Ed Brayton fills us in on the ridiculous Ten Commandments legislation in Louisiana, where they are actually editing the Ten Commandments. Whenever I hear about this kind of nuttiness, I always want to ask: which version of the Ten Commandments?
In the Hebrew Bible (the 'Old Testament'), there are three versions of the Ten Commandments: Exodus 20:2-17, Deuteronomy 5:6-21, and Exodus 34:10-27. (note: I've linked to the original Hebrew version and the English translation, as opposed to versions translated from Hebrew to Greek to Latin to English. It was written in a language that we can understand after all).
The first two versions are similar and are probably familiar to most people. But for the Biblically-challenged, here's a synopsis:
1) I'm God. No ecclesiastical hanky-panky. 2) Don't make graven images, and don't worship idols. 3) Don't take God's name in vain. 4) Observe the Sabbath. 5) Honor your mother and father. 6) Don't murder. 7) Don't commit adultery. 8) Don't steal. 9) Don't bear false witness. 10) Don't covet your neighbor's stuff ("stuff" includes his wimmens).
Whle the first two have a slightly different order, they're identical in content. But the third version (Exodus 34) is very different. In fact, some scholoars argue it really shouldn't be called the Ten Commandments, but instead, the Twelve Commandments. Here they are:
1) Don't make a covenant with the Amorites, the Canaanites, the Hittites, the Perizzites, the Hivites, and the Jebusites. 2) Destroy the idols of said heathens. 3) Don't worship other gods. 4) Don't make idols. 5) Observe Passover. 6) Sacrifice the firstborn animals, and redeem your firstborn sons (later on, the best 'first-fruits' are supposed to be brought to the Temple, but I'll throw that in here). 7) Observe the Sabbath. 8) Observe Shavuot and Sukkot. 9) Go to the Temple three times per year. 10) Don't offer the blood of sacrifices with leavened bread. 11) Don't leave the Passover sacrifice sitting around until morning. 12) Don't cook a lamb in its mother's milk.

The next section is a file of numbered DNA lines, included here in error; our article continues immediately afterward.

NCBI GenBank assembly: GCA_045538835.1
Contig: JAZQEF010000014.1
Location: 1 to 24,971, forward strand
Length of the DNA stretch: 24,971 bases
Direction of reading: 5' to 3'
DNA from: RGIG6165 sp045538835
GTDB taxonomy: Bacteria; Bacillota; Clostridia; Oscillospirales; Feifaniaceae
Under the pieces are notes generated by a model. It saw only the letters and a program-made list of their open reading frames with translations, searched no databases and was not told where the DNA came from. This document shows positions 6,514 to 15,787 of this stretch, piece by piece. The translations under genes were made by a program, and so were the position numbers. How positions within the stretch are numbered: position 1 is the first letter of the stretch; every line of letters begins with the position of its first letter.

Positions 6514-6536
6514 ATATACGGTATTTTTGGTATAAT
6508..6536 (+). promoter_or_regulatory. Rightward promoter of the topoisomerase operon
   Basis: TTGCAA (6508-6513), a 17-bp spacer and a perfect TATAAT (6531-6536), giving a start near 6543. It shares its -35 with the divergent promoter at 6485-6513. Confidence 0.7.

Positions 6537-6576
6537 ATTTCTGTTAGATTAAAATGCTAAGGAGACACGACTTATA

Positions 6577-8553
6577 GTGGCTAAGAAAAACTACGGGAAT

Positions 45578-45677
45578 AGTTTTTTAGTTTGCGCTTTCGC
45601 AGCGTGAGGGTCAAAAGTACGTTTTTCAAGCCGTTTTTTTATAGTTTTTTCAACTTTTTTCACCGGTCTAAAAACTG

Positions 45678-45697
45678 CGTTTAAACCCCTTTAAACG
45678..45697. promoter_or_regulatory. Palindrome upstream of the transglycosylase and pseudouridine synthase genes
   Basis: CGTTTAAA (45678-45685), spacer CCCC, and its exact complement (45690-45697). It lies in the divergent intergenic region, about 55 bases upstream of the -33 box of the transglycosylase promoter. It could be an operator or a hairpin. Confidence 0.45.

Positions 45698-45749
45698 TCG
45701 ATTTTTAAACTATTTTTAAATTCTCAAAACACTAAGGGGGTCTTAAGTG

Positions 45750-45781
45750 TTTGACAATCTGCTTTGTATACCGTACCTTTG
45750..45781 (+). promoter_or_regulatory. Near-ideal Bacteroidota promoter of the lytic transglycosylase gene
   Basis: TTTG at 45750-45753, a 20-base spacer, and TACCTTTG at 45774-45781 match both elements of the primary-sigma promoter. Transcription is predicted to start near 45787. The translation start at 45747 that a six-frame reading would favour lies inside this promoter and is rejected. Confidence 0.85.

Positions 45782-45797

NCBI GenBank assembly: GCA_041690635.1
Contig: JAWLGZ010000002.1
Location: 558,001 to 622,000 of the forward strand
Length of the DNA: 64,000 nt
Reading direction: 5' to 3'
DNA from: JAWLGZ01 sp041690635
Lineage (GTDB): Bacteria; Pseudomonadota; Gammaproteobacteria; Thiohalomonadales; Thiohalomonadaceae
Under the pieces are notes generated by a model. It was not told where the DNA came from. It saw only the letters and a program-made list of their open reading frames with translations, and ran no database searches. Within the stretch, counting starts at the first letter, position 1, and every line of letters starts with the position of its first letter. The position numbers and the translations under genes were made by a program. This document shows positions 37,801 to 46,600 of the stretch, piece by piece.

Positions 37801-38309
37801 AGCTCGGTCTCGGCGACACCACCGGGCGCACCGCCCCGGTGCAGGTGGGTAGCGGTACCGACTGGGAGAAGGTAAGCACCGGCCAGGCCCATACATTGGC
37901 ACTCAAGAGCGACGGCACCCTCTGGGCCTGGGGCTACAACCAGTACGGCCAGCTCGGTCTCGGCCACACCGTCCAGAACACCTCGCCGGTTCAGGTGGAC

Now, I think this version of the Ten Commandments should be posted everywhere. Why? First, it raises self-esteem: it's very easy to fulfill most of these, since there's no more Temple. Second, some fundamentalists will take this so seriously that they'll sit in a hut for seven weeks to observe Sukkot. Third, adultery is fair game. Just sayin'. Fourth, the whole Jebusite issue is vital for American jurisprudence.
Finally, those Perizzites are very, very tricksy...
I suppose with number 8, you've just got to Sukkot and see!
It's even worse than that. There are also several different translations of the exodus/deut version. I never remember the details; I know that at least one omits the "I'm the big guy" as a commandment, and then splits the 10th into two.
You're right about the several different translations of the 'standard' Commandments. Those translations, however, are not from the original Hebrew. They're from the Greek Septaguint, and then often derived from a Latin translation of that, and then from an English translation of the Latin. Then there's the standard theological fussing about to top it all off.
As someone who's Jewish, I don't understand what's wrong with the Hebrew version of the Bible: from the Dead Sea Scrolls, we know the modern Hebrew version is accurate.